Previously on the DisCo Elements...
In the last chapter (Care Work First, Code Later: DisCO Philosophy 101) we focused on the personal stuff - how and why the recognition of care work is so crucial for change-makers and DisCOs.
What needs to happen for DisCOs to grow and flourish across the economy? This is the purpose of the DisCO Project: to provide educational tools and experimental spaces for the ongoing, transnational development of DisCO. It’s an undertaking that needs ongoing support to reach a broad base of potential advocates and participants.
DisCOs are designed to be developed from the bottom-up. To create the
desired cooperative economic counterpower, they will need to find each
other and network through agreements. Supportive legal and policy
frameworks would greatly enhance some of the potentials described in this publication. As explicitly political and federated initiatives, DisCOs also act as a training ground for deliberative, inclusive decision-making processes, preparing members for responsible civic action. In this way, DisCOs could act as pilots to prefigure new forms of policy around networked politics.
Given DisCO’s transnational orientation, the following recommendations
are general and non-domain specific.
Individual DisCOs and federated DisCO networks need to actively campaign for legislative change at various levels in applicable jurisdictions. Additionally, the objective is for the State to provide the necessary infrastructure to empower and protect the creation and upkeep of DisCOs, but not direct the process of federated DisCO development. 
Arguably, the development of DisCOs centered on ecologically and socially-oriented work can directly address urgent crises at their root, radically democratizing social and public health provision and large infrastructure management and upkeep.
This lessens the need for costly post-hoc state interventions and brings a more democratic distribution of economic power, alleviating government enforcement of redistributional strategies through taxes or benefits.
DisCOs also provide solutions for state actors by providing meaningful employment, narrowing the digital divide, and actively addressing the gendered aspects of work.
To support these goals we propose that states and municipalities enable DisCO development through:
1. The provision of special economic incentives for DisCOs, implemented as:
2. The development of legal frameworks to provide DisCOs with appropriate institutional (i.e., State, federal) support to facilitate their operation and innovative accounting practices.
4. Supportive municipal policies for provision or support for physical infrastructures for DisCOs, including hackerspaces, hackerlabs, maker and co-working spaces. Unused municipal facilities could serve as short- or long-term incubators for knowledge work, skill sharing and technology transfer, as well as for the development of new, federated DisCOs.
5. Support of community investment funds for federated DisCOs, with dispensations for:
6. DisCO-oriented work training programs with DisCOs providing practical education in their specific sectors, as well as the DisCO methodology and tools. This would include transfer and acknowledgement of credits for higher education.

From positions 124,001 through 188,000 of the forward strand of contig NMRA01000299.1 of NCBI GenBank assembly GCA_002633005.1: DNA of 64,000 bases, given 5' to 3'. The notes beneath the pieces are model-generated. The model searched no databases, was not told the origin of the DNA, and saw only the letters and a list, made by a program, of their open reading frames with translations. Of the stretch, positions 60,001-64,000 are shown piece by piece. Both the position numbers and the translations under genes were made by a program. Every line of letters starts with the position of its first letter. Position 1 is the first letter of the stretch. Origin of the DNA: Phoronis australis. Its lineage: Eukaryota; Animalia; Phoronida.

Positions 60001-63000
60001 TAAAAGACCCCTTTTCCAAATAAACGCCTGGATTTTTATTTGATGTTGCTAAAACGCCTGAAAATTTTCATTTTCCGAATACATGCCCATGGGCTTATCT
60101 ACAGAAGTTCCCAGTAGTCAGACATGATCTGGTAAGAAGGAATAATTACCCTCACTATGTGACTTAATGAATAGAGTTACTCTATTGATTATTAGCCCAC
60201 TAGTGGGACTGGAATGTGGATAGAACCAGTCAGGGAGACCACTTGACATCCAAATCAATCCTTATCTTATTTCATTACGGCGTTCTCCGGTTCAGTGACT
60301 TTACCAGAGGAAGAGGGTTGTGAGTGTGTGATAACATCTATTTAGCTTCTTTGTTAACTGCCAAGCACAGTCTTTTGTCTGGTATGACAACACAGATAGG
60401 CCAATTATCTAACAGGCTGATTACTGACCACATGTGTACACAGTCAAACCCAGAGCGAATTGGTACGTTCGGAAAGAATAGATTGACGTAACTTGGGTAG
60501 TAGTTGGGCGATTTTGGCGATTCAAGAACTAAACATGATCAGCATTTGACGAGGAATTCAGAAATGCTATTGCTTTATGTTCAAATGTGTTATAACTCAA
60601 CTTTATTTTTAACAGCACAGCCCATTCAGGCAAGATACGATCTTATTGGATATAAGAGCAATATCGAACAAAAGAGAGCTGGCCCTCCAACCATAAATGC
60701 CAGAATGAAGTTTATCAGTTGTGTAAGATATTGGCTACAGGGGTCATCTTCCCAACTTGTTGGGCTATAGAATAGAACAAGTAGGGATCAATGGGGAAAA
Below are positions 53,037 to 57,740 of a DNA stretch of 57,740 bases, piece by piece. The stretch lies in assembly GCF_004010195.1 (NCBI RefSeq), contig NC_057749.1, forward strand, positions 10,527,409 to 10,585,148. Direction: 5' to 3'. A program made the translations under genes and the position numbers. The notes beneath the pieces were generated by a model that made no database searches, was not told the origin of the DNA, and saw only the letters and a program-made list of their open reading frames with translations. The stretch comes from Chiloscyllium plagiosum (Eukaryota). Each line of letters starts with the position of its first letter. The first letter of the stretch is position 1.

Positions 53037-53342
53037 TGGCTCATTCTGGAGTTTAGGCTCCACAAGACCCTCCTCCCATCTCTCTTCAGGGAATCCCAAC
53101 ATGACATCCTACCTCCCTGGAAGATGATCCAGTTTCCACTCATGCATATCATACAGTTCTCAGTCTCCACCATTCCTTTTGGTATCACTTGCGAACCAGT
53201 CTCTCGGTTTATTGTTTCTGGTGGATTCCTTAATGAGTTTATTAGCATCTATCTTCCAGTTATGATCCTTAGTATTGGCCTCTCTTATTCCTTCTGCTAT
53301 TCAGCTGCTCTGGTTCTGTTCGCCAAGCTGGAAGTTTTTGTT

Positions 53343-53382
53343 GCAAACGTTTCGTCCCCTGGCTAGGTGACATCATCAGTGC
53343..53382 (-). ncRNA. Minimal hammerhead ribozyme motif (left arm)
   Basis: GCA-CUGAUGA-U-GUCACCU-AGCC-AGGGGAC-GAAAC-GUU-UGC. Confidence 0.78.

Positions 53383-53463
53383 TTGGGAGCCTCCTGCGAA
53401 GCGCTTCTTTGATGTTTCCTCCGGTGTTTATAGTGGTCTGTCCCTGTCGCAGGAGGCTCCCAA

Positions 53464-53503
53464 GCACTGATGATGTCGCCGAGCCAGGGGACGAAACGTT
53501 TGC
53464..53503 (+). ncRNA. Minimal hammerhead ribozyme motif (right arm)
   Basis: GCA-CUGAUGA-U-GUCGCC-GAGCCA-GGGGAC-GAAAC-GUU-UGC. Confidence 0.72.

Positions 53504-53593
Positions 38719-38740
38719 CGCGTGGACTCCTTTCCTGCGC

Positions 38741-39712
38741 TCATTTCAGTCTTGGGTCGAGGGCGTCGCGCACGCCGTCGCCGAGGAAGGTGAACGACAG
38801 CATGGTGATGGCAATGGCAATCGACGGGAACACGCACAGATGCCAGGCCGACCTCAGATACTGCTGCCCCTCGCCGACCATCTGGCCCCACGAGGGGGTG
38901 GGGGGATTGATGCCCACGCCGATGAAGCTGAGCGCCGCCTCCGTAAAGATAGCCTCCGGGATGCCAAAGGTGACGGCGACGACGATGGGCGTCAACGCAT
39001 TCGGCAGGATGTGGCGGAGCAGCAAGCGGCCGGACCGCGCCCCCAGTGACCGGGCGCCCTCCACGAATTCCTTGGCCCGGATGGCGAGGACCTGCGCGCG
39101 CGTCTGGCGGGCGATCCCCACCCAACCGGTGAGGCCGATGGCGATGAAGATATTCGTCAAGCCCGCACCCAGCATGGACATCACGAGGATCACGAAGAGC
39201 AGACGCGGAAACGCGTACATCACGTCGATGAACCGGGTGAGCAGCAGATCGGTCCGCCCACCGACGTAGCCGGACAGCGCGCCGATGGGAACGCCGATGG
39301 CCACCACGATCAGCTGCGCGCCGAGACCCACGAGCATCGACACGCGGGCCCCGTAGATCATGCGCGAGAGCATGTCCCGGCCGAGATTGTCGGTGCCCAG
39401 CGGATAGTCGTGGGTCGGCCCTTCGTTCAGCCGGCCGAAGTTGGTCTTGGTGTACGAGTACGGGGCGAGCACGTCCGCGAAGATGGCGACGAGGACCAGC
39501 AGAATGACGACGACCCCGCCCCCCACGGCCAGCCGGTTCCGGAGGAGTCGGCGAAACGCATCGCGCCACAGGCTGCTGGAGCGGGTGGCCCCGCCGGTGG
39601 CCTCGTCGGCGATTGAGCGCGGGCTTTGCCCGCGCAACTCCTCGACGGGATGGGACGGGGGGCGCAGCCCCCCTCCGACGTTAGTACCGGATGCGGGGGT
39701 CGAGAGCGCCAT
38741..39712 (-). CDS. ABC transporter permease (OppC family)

7. Research and higher education support, leveraging existing DisCO open-access documentation, training programs and pedagogical materials.
8. Support of DisCO initiatives as bottom-up facilitators of Green New Deal projects. Compared to normative public-private solutions, this would:
9. Prioritization of DisCOs and DisCO federations over for-profit entities when capitalizing on products/services derived from publicly funded research, including healthcare and medicine, code and end-consumer products. This would ensure fair pricing, ethical application and open licensing.
Earlier we mentioned the first few DisCO LABS. At present a variety of additional DisCO LABS in diverse sectors such as the arts, textile recycling/reuse, permaculture, education, online marketplaces and medicine are presently being planned and launched. Research findings from these pilots would experientially validate DisCOs advantages and potentially facilitate policy uptake.
Complementarily, there is abundant existing research on many of DisCO’s formative influences, such as multi-constituent social solidarity and cooperative sectors, existing Commons-public partnerships, the benefits/savings of FLOSS, blockchain/DLT experiences in record keeping and inventory tracking, can be included into DisCO-focused policy proposals.
DisCOs are designed to be autonomous in operation and not State-dependent. From a legal standpoint, cooperatives are private entities. But in the interest of long term remediation — social, economic, environmental — governments would be called upon to prioritize support for generative, restorative industries, and to divert funding and subsidies away from harmful, extractive and exploitative ones.
If DisCOs, to paraphrase the WWI,  aim to ‘build the new world in the shell of the old’, it must be acknowledged that the old world still holds vast amounts of power. The affordances of radical, prefigurative projects such as DisCOs will always be affected by the constraints of existing systems, including public policy.
What DisCO proposes is radical economic subsidiarity: distributed production and economies not of scale, but of multi-faceted scope. With the increasing awareness and discussion (even if divisive) of our many global crises, taking a stand becomes more important, collectively and individually. Covid-19 has required countless people to work from home, which has also raised many reflective questions on the purpose and effects of those jobs.